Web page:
Postby 26mi235 » Wed May 08, 2013 7:35 pm

But what is moving - the arm, the leg, the head. You need the center of mass, and this is not a point reflecting the beam -- not quite like a baseball or car.
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Re: Jamaica Invitational , May 4th [Gay 9.86 WL]

Postby nicest person ever » Wed May 08, 2013 8:44 pm

26mi235 wrote:But what is moving - the arm, the leg, the head. You need the center of mass, and this is not a point reflecting the beam -- not quite like a baseball or car.


Well, with the older ones you'd be right, that would be a problem. But for the recent advanced laser ones (not sure these actually exist, but I vaguely think I remember reading about them, I could be way off tho), I think they are a "point" type of thing that you shoot at a tiny point, not a wide beam that takes in a whole blob shaped amount of stuff, coming towards it. Thus, you could just aim the tiny laser point at their belly button, basically. Even so, I guess a big problem would be that the runners don't actually run in a perfectly straight line, but often veer around in their lane from one side of the lane to the other etc, rather than staying dead center in their lane, so even if you aimed a tiny-point right on their belly button center mass, if they slowly veered off to the left or right as they ran, it might be pointed right at their arm or not even be on them at all by the time they are halfway through the race if they've moved sideways enough during the race. So that would be a problem. So, I guess they'd have to bust out these badboys only specifically for very major meets like World Championships and Olympics and stuff like that, where it is realistic to have an individual staff member manning each gun (one for each lane), keeping it pointed at center mass (having it be on a swivel-able tripod sort of like a camera on a tripod), keeping that laser dot on their belly button the whole way through the race as the runners run straight at them, and if the runners sway off to either side of their lane, then just turn it ever so slightly of a miniscule fraction of a degree to the left or right to keep it on their belly button (yes, technically this would make the reading ever so slightly inaccurated once they weren't running straight at the thing and instead a hundredth of a degree off to the left or right, but, it would still probably read accurate to like a thousandth of an mph, instead of a 10,000th of an mph or something, which would still be plenty good enough, especially compared to something like 10m splits by comparison.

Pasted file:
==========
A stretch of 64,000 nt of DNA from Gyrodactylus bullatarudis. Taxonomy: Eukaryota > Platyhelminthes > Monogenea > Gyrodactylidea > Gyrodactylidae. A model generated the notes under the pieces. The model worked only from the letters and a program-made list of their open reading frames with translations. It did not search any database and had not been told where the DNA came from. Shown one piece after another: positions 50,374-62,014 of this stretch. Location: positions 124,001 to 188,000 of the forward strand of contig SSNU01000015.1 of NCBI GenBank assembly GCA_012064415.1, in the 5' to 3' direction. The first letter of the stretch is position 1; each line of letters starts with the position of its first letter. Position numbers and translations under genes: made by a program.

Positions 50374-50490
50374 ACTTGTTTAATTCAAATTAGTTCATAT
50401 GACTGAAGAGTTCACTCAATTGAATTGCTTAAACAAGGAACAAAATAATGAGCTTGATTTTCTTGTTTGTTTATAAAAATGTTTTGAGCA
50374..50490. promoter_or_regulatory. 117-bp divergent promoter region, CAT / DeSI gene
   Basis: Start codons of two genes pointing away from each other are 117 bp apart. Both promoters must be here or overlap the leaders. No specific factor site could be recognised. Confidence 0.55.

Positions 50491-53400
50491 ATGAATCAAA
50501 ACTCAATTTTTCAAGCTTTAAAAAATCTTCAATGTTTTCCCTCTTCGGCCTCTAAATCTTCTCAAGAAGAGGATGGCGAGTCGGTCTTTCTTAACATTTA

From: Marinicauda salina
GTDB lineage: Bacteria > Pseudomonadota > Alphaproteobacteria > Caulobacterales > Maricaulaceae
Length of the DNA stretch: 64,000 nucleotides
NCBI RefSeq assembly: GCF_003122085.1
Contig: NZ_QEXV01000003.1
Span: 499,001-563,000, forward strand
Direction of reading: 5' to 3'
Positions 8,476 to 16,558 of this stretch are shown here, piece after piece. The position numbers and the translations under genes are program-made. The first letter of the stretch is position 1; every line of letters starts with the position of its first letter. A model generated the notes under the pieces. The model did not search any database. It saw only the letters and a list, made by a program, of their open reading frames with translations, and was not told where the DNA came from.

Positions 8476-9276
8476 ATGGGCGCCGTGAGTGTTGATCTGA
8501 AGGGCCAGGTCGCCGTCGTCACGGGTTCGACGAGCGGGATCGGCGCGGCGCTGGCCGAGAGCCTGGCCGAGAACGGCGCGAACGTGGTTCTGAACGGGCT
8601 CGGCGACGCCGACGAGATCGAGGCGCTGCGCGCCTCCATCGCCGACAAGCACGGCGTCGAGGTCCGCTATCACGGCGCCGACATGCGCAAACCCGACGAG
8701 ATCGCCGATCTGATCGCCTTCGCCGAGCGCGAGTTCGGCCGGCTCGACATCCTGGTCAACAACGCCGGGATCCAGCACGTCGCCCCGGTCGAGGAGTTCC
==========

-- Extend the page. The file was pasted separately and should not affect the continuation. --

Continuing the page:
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Re: Jamaica Invitational , May 4th [Gay 9.86 WL]

Postby lonewolf » Wed May 08, 2013 9:00 pm

The devil is in the details but that would be an interesting experiment.
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Re: Jamaica Invitational , May 4th [Gay 9.86 WL]

Postby 26mi235 » Wed May 08, 2013 9:12 pm